From: Neven Pischl ([email protected])
Date: Sat May 06 2000 - 10:20:09 PDT
Here's my $0.02.
The scenario doesn't work because it roughly assumes that if you have a 377
Ohm source, and a 377-Ohm resistor somewhere in free space, that you will
have max power transfer (even without any other connection). That's what you
are saying when you say that half power would go through the space (at least
it seams to me so).
It mixes the wave-guiding concept in which there is at least two-conductor
structure that guides EM-waves, and it is characterized by its
characteristic impedance, with the free-space EM-wave propagation in which
the intrinsic impedance of the medium (not characteristic impedance of a
waveguide) is 377 ohm. There is an analogy between these two ways of
propagation, in terms of mathematical description, but the terms do not have
the same meaning.
Same as a 377 ohm line will not radiate half power to the space, when
immersed into the EM field, it will not couple half power of the field
(which should happen if the concept is right).
It can be seen that the concept does not work also if you examine a 50-Ohm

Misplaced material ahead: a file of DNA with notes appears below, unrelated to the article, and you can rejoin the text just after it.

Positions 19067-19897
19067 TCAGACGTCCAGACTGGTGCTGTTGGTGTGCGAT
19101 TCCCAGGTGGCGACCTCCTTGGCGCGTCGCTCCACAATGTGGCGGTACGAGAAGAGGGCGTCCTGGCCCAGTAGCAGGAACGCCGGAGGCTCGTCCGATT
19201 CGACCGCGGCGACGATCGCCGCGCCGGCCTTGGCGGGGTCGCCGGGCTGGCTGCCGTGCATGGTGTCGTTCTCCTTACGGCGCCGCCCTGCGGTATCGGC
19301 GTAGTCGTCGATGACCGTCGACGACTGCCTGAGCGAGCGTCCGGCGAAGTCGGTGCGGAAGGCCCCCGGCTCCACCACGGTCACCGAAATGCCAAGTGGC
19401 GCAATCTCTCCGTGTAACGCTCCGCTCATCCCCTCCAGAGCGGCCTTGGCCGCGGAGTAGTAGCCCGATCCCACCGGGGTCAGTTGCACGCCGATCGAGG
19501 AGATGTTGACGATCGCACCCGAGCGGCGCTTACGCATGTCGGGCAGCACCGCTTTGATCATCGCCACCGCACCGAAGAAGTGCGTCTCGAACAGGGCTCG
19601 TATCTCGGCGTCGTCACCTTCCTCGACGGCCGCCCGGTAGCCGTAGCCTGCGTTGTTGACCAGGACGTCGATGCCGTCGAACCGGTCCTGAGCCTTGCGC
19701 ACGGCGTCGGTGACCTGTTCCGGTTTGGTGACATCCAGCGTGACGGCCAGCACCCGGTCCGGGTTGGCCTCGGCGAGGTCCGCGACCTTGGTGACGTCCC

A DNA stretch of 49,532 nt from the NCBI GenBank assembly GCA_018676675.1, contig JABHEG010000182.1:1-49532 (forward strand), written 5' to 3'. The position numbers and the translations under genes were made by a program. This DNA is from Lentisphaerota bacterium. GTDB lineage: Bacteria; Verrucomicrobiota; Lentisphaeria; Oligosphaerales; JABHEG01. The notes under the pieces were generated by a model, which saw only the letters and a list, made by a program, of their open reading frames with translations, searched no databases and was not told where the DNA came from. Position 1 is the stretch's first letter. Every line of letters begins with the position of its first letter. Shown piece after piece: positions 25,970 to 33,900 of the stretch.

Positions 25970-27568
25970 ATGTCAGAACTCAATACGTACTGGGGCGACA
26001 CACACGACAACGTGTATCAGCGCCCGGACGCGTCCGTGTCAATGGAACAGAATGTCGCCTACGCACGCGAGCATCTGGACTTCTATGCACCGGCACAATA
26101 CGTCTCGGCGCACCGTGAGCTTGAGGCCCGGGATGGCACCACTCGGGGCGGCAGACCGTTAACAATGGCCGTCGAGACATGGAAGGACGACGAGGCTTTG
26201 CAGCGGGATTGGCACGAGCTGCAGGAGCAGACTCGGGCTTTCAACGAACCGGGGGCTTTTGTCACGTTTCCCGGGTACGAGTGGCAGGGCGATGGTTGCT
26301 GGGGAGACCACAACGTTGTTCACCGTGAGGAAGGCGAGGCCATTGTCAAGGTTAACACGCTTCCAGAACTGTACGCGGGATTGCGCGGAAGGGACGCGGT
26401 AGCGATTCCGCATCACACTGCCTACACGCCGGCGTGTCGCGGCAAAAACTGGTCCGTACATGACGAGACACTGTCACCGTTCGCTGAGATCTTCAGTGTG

air- microstrip. If you assume the concept of splitting power between the
line and the air, 50/377 of the total power which is about 0.13 (or 13%)
would always be lost to the space, even in a perfectly matched 50-Ohm
system. We know that it does not happen when you connect a matched load,
source and a line.
----- Original Message -----
From: Vinu Arumugham <[email protected]>
To: <[email protected]>
Sent: Friday, May 05, 2000 5:55 PM
Subject: Re: [SI-LIST] : Trace Impedance Selection
> If you were able to connect a transmitter to a receiver using a 377 ohm
> transmission line, this line would be in parallel to the "transmission
> line" between the two formed by free space. Therefore, one half the
> transmitted power would go through free space and the other half through
> the line. As the line impedance is lowered, more power would be
> transmitted through the line and less through space.
> What's wrong with this scenario?
> Mary wrote:
> > Somone recently claimed that higher impedance transmission lines
> > radiate more because their impedance is closer to the 377-ohm
> > impedance of free space. This is not true. It is not possible
> > to judge anything about the radiation from a transmission line
> > based on the value of its characteristic impedance.
> > Characteristic impedance is the ratio of voltage to current in a
> > forward traveling wave. The ratio of electric to magnetic field
> > strength in a free-space transmission line is approximately
> > 377 ohms regardless of what the characteristic impedance is.
> > Even if you were to build a transmission line with a 377-ohm
> > characteristic impedance, there is no reason to believe it would
> > radiate any better or worse than a 300-ohm or a 400-ohm line.
> > Mary
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